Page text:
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Technical Brief

Radial Stagnation Flow on a Twisting Cylinder

[+] Author and Article Information
Patrick Weidman

Department of Mechanical Engineering,
University of Colorado,
Boulder, CO 80309-0427

Contributed by the Fluids Engineering Division of ASME for publication in the JOURNAL OF FLUIDS ENGINEERING. Manuscript received February 4, 2019; final manuscript received April 3, 2019; published online May 8, 2019. Editor: Francine Battaglia.

J. Fluids Eng 141(11), 114502 (May 08, 2019) (3 pages) Paper No: FE-19-1086; doi: 10.1115/1.4043425 History: Received February 04, 2019; Revised April 03, 2019

The problem of stagnation-point flow impinging radially on a linearly twisting cylinder is considered. This advances previous work on the motion outside a cylinder undergoing linear torsional motion. The problem is governed by a Reynolds number R and a dimensionless torsion rate σ. Numerical calculations are carried out using the ODEINT program, and convergence of the shooting method is obtained using the MNEWT program. The radial and azimuthal wall shear stresses are found over a range of R and σ, and radial and azimuthal velocity profiles at σ={0,1,2} are presented for various values of R. The interesting feature is that the axial wall shear stress parameter f(1) is a very weak function of σ while the azimuthal wall shear stress parameter g(1) is a strong function of σ although both stress parameters are a strong function of R.

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References

Sprague, M. , and Weidman, P. D. , 2011, “ Three-Dimensional Flow Induced by the Torsional Motion of a Cylinder,” Fluid Dyn. Res., 43, pp. 1–12. [CrossRef]
Wang, C. Y. , 1974, “ Axisymmetric Stagnation Flow on a Cylinder,” Q. Appl. Math., 32(2), pp. 207–213. [CrossRef]
Drazin, P. , and Riley, N. , 2006, The Navier-Stokes Equations: A Classification of Flows and Exact Solutions (London Mathematical Society Lecture Note Series 334), Cambridge University Press, Cambridge, UK.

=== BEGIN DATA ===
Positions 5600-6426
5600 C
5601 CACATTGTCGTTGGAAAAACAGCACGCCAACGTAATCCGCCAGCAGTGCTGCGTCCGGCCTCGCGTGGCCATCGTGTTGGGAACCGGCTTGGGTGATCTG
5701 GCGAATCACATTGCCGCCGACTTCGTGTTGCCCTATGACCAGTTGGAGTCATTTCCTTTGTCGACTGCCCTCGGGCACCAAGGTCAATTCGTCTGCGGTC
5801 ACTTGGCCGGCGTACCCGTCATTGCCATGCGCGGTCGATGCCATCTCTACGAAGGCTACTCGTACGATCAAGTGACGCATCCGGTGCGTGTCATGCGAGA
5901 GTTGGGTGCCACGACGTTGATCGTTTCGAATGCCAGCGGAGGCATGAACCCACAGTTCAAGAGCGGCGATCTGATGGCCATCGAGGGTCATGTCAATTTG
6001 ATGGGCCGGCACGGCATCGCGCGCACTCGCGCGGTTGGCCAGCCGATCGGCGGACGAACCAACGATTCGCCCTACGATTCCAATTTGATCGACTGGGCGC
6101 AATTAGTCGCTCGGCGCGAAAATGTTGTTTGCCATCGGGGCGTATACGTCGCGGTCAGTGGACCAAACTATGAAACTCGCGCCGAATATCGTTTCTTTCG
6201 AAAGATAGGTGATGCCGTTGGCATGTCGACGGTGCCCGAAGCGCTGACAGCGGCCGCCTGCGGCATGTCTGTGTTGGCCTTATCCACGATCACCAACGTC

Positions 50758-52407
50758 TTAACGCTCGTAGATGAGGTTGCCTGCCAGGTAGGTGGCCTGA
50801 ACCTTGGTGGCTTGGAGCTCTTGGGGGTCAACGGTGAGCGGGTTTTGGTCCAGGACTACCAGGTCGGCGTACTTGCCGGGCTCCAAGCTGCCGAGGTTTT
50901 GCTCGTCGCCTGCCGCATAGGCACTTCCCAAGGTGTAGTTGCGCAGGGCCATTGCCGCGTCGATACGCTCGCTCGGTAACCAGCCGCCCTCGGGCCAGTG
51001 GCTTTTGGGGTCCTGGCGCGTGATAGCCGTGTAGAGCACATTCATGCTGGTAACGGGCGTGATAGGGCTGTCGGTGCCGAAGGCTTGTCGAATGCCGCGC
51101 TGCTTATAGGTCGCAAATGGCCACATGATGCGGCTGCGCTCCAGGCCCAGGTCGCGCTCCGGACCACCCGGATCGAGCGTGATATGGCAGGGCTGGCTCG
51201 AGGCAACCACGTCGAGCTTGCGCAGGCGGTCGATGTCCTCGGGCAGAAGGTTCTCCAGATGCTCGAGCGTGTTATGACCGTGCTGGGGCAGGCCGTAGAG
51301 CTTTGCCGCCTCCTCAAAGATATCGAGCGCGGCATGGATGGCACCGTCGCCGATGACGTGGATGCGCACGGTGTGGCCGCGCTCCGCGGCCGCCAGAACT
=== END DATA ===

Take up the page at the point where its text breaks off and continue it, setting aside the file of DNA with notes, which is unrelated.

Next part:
Turner, M. , and Weidman, P. D. , 2019, “ The Boundary Layer Flow Induced Above the Torsional Motion of a Disk,” Phys. Fluids (under review).
Press, W. , Flannery, B. , Teukolsky, S. , and Vetterling, W. , 1989, Numerical Recipes, Cambridge University Press, Cambridge, UK.

Figures

Grahic Jump Location
Fig. 1

Variation of the axial wall stress parameter f″(1) as a function of σ for R = {0.2, 0.5, 1.0, 2.0, 5.0, 10.0}. The solid diamonds at σ = 0 replicate the results of Wang [2].

Grahic Jump Location
Fig. 2

Variation of the azimuthal wall stress parameter g′(1) as a function of σ for R = {0.2, 0.5, 1.0, 2.0, 5.0, 10.0}

Grahic Jump Location
Fig. 3

Axial velocity profiles f′(η) for R = {0.2, 0.5, 1.0, 2.0, 5.0, 10.0} at σ = 0 with the arrow pointing in the direction of increasing R. The solid dots are the computations of Wang [2] at R = {0.2, 1.0, 10.0}.

Grahic Jump Location
Fig. 4

Axial velocity profiles f′(η) for R = {0.2, 0.5, 1.0, 2.0, 5.0, 10.0} at σ = 1 with the arrow pointing in the direction of increasing R

Grahic Jump Location
Fig. 5

Azimuthal velocity profiles g(η) for R = {0.2, 0.5, 1.0, 2.0, 5.0, 10.0} at σ = 1 with the arrow pointing in the direction of increasing R

Grahic Jump Location
Fig. 6

Axial velocity profiles f′(η) for R = {0.2, 0.5, 1.0, 2.0, 5.0, 10.0} at σ = 2 with the arrow pointing in the direction of increasing R

Grahic Jump Location
Fig. 7

Azimuthal velocity profiles g(η) for R = {0.2, 0.5, 1.0, 2.0, 5.0, 10.0} at σ = 2 with the arrow pointing in the direction of increasing R

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